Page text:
Colts Special Teams: Who Replaces Sergio Brown?
By Dave McKee
There are many unrecognized positions in the NFL. Most refer to the Offensive Line as the unsung heroes on a team. On Special Teams, the most unsung position typically isn’t even listed as a need or even an official position. It’s not the kicker, punter or long snapper. Adam Sandler made a great song about the “Lonesome Kicker”, but the gunner never gets mentioned at all. If the kicker is lonesome then the gunner is a complete enigma. It is very likely that some people reading this are still going, “What the heck is a gunner?” Well, the Colts had a player that brought attention to this common omission.
Credit: Thomas J. Russo-USA TODAY Sports
Most analysts and fans considered the departure of Sergio Brown this off-season as simply an extra loss of depth at the safety position. During his three seasons with the Colts, Brown played in 45 games while starting in eight. His stat line during his three seasons wearing the horseshoe included 39 tackles, 7 pass deflections and a fumble recovery. Those numbers are decent for a depth player, but are hardly a starter’s production level.
Aside from Brown’s locker room victory celebrations – Give Me two claps and a Ric Flair – Woooooo! – Brown’s his biggest contribution was his impact on special teams. During Brown’s tenure in Indianapolis, he was an integral member of the punt and kickoff teams. His greatest impact was as a gunner on special teams. At 6’2″ and 218 lbs, Brown’s size and surprisingly deceptive speed combined for a natural fit for the position as gunner on the punt unit.
For the past few seasons, the Colts punt team has been at the very top in the NFL in punting. In 2014, the number of punts inside the 20 was an outstanding: 30 punts to only 3 touchbacks. While much of that is attributed to Pat “Boomstick” McAfee‘s skills at coffin corner punting, it is also a testament to the gunners, including Brown, who prevented those punts from becoming touchbacks. Field position is a key element in winning close games and is an even bigger factor in road games. The Colts were 5-3 on the road last year and that continued success is necessary if they are to make their Super bowl 50 dreams a reality.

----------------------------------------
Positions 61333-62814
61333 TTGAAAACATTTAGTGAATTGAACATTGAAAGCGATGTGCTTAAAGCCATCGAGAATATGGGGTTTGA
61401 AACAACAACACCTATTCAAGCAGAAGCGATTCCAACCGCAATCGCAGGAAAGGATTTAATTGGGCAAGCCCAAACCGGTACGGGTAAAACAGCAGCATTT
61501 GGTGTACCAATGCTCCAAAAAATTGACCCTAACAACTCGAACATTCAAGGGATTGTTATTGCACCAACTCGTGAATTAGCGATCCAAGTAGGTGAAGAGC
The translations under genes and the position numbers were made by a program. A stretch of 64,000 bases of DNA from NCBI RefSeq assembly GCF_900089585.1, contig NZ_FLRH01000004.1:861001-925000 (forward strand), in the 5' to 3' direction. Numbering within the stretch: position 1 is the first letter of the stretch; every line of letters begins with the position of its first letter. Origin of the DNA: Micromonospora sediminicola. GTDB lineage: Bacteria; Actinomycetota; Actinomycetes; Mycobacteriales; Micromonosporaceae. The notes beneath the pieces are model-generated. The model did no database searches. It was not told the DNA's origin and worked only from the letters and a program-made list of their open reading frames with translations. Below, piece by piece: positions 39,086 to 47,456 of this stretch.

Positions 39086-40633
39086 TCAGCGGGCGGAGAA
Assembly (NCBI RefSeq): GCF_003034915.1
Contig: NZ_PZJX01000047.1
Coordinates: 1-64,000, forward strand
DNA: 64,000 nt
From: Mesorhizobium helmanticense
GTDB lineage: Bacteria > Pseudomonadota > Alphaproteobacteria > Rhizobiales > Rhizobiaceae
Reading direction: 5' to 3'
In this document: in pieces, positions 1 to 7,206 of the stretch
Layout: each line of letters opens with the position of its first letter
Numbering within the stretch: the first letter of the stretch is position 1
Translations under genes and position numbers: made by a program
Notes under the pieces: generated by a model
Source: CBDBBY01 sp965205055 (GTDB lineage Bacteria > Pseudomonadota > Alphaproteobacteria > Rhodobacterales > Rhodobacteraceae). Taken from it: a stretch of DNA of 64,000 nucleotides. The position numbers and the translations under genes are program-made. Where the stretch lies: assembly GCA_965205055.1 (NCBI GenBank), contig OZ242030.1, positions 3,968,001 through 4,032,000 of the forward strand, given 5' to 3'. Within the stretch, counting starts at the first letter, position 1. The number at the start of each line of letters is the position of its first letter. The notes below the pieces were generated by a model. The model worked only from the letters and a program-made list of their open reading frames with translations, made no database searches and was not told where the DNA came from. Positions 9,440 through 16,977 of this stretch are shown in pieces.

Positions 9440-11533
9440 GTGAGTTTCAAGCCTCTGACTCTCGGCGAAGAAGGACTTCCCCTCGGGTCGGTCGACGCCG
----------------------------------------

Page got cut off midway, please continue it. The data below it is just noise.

Colts.com writer Kevin Bowen highlighted Browns impact as a gunner back in 2013. In it, Punter Pat McAfee defined the impact of a gunner on special teams. “People don’t understand the importance of a gunner on a punt team. Sergio is a guy who can change the game not only for me but for our team.” Special Teams Coach Tom McMahon also praised Brown’s impact on special teams:
"The best thing he does is he gets all the way down and then he looks late (meaning his back is facing the opponent’s goal line before turning around to find the ball). At the end of the day when he pins them down there and then forces a 98-yard drive, it makes everybody better."
On November 8th, 2013, the Colts lost their game against the Cincinnati Bengals 42-28, but there were highlights on special teams that got the media’s attention. Twice in the first half while the Colts trailed the Bengals 7-0, the punt team put on a show. The first came with 7:08 left in the first quarter when McAfee boomed a 46-yard punt which was touched down at the 1 yard line by Brown.
Following the next Colts possession, the Colts again were forced to punt and this time Brown put his athleticism on full display. Following another deep punt of 53 yards by McAfee, Brown raced down the sideline beating the ball to the end zone as it bounced, Brown then dove over the line to tap the ball back into play where long snapper Matt Overton downed it at the 4-yard line. What was most amazing was that Brown did this with a cast on one hand.
Despite the loss to the Bengals, both McAfee and Brown proved that the hidden yards battle originating from special teams is a positive impact on the game and kept a struggling offense within striking distance. While that single game was not the only such performance on special teams, it stood out as the game the Colts Special teams emerged into prominence in the net yards and touchback columns categories. Most importantly, it kept the Colts in games they had no business competing in.
The question is with Brown gone – Now a member of AFC South Rival Jacksonville Jaguars – who will step up to assume the role of gunner?
Who will make those high effort plays to prevent the touchback and keep the Colts in those optimal defensive situations with their opponents pinned deep inside the 5 yard line? Will one of the newest members from the 2015 draft class step up? Will some of the recent additions from 2014 – players like Winston Guy, Dewey McDonald, or Colt Anderson become the next star of the special teams units? One can only wonder until training camp comes to a close and see who is on the field at that time, but it is an important piece to the Colts 2015 puzzle if they wish to continue dominating the stat sheet on special teams.